We discuss the joint development by Penn State University (PSU) and Teledyne Imaging Systems (TIS) of hybrid CMOS detectors for X-ray astronomy, and specifically the development over the past 10 years of a new event-driven X-ray detector for future astronomy missions. This novel X-ray detector is designed to perform onchip event recognition and to read out only pixels containing X-ray events. With the exception of analog power supply voltages, the detector is digital in/digital out, reducing off-chip electronics to a minimum. It operates at frame rates of over 1000 frames per second, providing excellent performance for bright X-ray sources and/or high-throughput optics. The pixel size is 40 × 40 microns, and we are fabricating devices with 550 × 550 pixels.
A 2K x 2K 10 µm cutoff HgCdTe array for background-limited space astronomy has been developed by Teledyne Imaging Sensors to specifications set by JPL, and demonstrated by University of Rochester at a focal plane temperature of 40K for the proposed JPL Near-Earth Object Camera (NEOCam) survey mission under the NASA Planetary Defense Coordination Office. We describe the detector performance for the first large format monolithic HgCdTe detector array tested, including the dark current, well depth, dark current vs. temperature, quantum efficiency, latent image performance, and read noise.
The CHROMA (Configurable Hyperspectral Readout for Multiple Applications) is an advanced Focal Plane Array (FPA) designed for visible-infrared imaging spectroscopy. Using Teledyne’s latest substrateremoved HgCdTe detector, the CHROMA FPA has very low dark current, low readout noise and high, stable quantum efficiency from the deep blue (390nm) to the cutoff wavelength. CHROMA has a pixel pitch of 30 microns and is available in array formats ranging from 320×480 to 1600×480 pixels. Users generally disperse spectra over the 480 pixel-length columns and image spatially over the n×160 pixellength rows, where n=2, 4, 8, 10. The CHROMA Readout Integrated Circuit (ROIC) has Correlated Double Sampling (CDS) in pixel and generates its own internal bias signals and clocks. This paper presents the measured performance of the CHROMA FPA with 2.5 micron cutoff wavelength including the characterization of noise versus pixel gain, power dissipation and quantum efficiency.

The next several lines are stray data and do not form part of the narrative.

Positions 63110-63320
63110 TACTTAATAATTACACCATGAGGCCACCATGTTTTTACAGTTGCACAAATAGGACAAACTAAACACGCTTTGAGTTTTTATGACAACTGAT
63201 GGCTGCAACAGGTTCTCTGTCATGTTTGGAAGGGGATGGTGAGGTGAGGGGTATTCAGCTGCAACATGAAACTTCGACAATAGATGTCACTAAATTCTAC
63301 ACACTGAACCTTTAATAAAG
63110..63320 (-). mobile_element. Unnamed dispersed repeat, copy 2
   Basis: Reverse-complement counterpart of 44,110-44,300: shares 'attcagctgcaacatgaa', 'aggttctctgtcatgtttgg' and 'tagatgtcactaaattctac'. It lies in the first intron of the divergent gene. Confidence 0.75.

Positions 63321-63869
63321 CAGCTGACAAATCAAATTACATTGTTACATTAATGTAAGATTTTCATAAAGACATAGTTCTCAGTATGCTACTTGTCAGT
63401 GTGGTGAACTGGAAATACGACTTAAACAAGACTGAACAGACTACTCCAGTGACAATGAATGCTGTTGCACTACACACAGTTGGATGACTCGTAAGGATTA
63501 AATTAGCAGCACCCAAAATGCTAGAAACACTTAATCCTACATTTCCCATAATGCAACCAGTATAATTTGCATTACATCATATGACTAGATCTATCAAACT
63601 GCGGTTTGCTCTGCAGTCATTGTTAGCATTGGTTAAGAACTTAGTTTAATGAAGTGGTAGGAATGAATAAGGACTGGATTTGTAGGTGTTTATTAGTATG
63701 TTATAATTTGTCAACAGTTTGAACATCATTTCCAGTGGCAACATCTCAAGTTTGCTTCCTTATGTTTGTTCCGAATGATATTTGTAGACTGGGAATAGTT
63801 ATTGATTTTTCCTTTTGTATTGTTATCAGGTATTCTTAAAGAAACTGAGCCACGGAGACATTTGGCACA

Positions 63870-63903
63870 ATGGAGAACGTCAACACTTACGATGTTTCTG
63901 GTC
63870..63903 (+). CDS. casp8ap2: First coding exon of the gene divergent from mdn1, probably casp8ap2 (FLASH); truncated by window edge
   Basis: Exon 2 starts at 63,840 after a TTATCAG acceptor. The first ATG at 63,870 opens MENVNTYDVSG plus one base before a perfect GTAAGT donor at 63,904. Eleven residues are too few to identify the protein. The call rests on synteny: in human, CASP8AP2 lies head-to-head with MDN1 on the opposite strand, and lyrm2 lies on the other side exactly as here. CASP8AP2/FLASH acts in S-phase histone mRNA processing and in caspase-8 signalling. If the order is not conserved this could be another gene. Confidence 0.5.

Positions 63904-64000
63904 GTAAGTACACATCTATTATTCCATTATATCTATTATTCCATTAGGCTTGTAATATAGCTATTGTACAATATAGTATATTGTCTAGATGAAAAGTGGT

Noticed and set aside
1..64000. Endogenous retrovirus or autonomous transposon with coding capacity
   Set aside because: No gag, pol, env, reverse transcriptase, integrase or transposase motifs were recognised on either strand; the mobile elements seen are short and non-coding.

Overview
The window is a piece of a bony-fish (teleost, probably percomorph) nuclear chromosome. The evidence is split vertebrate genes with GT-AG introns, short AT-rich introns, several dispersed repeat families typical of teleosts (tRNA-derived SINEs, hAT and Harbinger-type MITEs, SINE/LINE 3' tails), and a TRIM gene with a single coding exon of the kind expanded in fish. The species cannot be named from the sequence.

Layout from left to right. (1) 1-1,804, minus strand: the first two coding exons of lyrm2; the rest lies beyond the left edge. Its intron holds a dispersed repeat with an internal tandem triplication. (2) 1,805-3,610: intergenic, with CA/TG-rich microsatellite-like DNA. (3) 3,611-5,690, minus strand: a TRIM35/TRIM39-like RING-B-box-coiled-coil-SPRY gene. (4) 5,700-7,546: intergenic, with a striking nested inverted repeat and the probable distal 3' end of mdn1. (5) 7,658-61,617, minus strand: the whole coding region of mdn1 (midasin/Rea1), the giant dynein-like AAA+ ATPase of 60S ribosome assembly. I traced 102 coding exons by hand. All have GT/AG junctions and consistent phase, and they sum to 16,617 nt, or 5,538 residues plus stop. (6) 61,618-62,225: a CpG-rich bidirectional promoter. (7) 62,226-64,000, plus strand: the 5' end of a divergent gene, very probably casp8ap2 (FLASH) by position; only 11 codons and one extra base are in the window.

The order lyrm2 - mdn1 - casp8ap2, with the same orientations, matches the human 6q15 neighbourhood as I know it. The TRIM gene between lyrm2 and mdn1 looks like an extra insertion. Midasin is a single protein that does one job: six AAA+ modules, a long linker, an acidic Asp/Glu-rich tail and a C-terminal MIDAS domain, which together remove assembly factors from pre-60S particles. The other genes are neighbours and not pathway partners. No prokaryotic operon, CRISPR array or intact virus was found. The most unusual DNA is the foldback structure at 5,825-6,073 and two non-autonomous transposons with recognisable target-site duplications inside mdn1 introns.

A High Resolution Near-Infrared (NIR) Camera has been developed and tested. This NIR camera uses a HgCdTe detector array which allows for imaging at high operating temperatures. The camera's format is 640x512 pixels with an 18 μm pitch. We have obtained high broadband spectral response from 0.9 to 2.0 micron with near 100% optical fill factor. The camera is designed as a turnkey system that uses the industry standard Camera Link digital interface. The electronics are located remotely from the sensor head allowing it to be adapted to existing optical systems. This compact camera has been targeted for military, scientific and telecommunication applications. This paper will detail the measured camera performance.
Santa Barbara Infrared's (SBIR) MIRAGE (Multispectral InfraRed Animation Generation Equipment) is a state-of-the- art dynamic infrared scene projector system. Imagery from the first MIRAGE system was presented to the scene simulation community during the SPIE AeroSense 99 Symposium. Since that time, SBIR has delivered ten MIRAGE systems. This paper will provide a brief overview of the MIRAGE system and discuss developments in the emitter materials science effort. Overview data will be shown demonstrating the successful development of a high temperature, high stability emitter structure.
With the increased demand for IR sensor and surveillance systems, there is a growing need for technologies to support their operational readiness. Measurement of sensor characteristics such as sensitivity, MRTD, and dynamic range should be standard in all mission critical systems. The Real-Time Infrared Test Set (RTIR) is a portable system designed to provide in-the-field calibration and testing of IR imaging systems and seekers. RTIR uses the high volume manufacturing processes of the Very Large Scale Integration (VLSI) and the Micro Electromechanical Systems (MEMS) technology to produce a Thermal Pixel Array (TPA). State-of-the-art CMOS processes define all the necessary on-chip digital and analog electronics. When properly driven, this array generates variable temperature,synthetic IR scenes. A nonuniformity measurement of several TPAs is presented.